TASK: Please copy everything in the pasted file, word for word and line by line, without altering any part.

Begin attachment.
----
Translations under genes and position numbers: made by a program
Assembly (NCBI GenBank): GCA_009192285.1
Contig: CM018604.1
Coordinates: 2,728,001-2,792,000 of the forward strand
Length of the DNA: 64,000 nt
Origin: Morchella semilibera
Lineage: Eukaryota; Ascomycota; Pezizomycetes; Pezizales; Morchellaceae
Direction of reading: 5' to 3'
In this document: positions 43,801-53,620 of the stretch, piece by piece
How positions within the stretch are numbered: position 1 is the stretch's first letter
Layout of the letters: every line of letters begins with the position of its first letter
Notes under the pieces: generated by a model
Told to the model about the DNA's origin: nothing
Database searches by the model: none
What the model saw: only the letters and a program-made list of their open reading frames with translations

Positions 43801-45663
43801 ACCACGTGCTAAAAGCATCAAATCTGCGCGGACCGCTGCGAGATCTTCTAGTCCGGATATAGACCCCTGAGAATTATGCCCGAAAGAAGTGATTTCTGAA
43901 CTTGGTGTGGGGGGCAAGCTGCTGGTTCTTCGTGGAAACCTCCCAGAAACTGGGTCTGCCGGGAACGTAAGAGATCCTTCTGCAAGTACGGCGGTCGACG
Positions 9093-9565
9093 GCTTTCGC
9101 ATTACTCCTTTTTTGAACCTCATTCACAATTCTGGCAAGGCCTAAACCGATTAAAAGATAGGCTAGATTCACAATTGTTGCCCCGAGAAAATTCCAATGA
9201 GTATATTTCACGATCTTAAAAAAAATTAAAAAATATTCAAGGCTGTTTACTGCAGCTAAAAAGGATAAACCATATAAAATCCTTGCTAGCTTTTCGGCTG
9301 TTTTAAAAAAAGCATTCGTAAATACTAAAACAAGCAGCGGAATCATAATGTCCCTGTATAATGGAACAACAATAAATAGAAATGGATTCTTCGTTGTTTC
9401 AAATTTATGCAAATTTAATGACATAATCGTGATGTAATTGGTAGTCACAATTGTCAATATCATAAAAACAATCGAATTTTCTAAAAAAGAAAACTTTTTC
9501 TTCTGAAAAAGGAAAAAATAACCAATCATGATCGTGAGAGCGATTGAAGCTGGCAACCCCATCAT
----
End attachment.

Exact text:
Translations under genes and position numbers: made by a program
Assembly (NCBI GenBank): GCA_009192285.1
Contig: CM018604.1
Coordinates: 2,728,001-2,792,000 of the forward strand
Length of the DNA: 64,000 nt
Origin: Morchella semilibera
Lineage: Eukaryota; Ascomycota; Pezizomycetes; Pezizales; Morchellaceae
Direction of reading: 5' to 3'
In this document: positions 43,801-53,620 of the stretch, piece by piece
How positions within the stretch are numbered: position 1 is the stretch's first letter
Layout of the letters: every line of letters begins with the position of its first letter
Notes under the pieces: generated by a model
Told to the model about the DNA's origin: nothing
Database searches by the model: none
What the model saw: only the letters and a program-made list of their open reading frames with translations

Positions 43801-45663
43801 ACCACGTGCTAAAAGCATCAAATCTGCGCGGACCGCTGCGAGATCTTCTAGTCCGGATATAGACCCCTGAGAATTATGCCCGAAAGAAGTGATTTCTGAA
43901 CTTGGTGTGGGGGGCAAGCTGCTGGTTCTTCGTGGAAACCTCCCAGAAACTGGGTCTGCCGGGAACGTAAGAGATCCTTCTGCAAGTACGGCGGTCGACG
Positions 9093-9565
9093 GCTTTCGC
9101 ATTACTCCTTTTTTGAACCTCATTCACAATTCTGGCAAGGCCTAAACCGATTAAAAGATAGGCTAGATTCACAATTGTTGCCCCGAGAAAATTCCAATGA
9201 GTATATTTCACGATCTTAAAAAAAATTAAAAAATATTCAAGGCTGTTTACTGCAGCTAAAAAGGATAAACCATATAAAATCCTTGCTAGCTTTTCGGCTG
9301 TTTTAAAAAAAGCATTCGTAAATACTAAAACAAGCAGCGGAATCATAATGTCCCTGTATAATGGAACAACAATAAATAGAAATGGATTCTTCGTTGTTTC
9401 AAATTTATGCAAATTTAATGACATAATCGTGATGTAATTGGTAGTCACAATTGTCAATATCATAAAAACAATCGAATTTTCTAAAAAAGAAAACTTTTTC
9501 TTCTGAAAAAGGAAAAAATAACCAATCATGATCGTGAGAGCGATTGAAGCTGGCAACCCCATCAT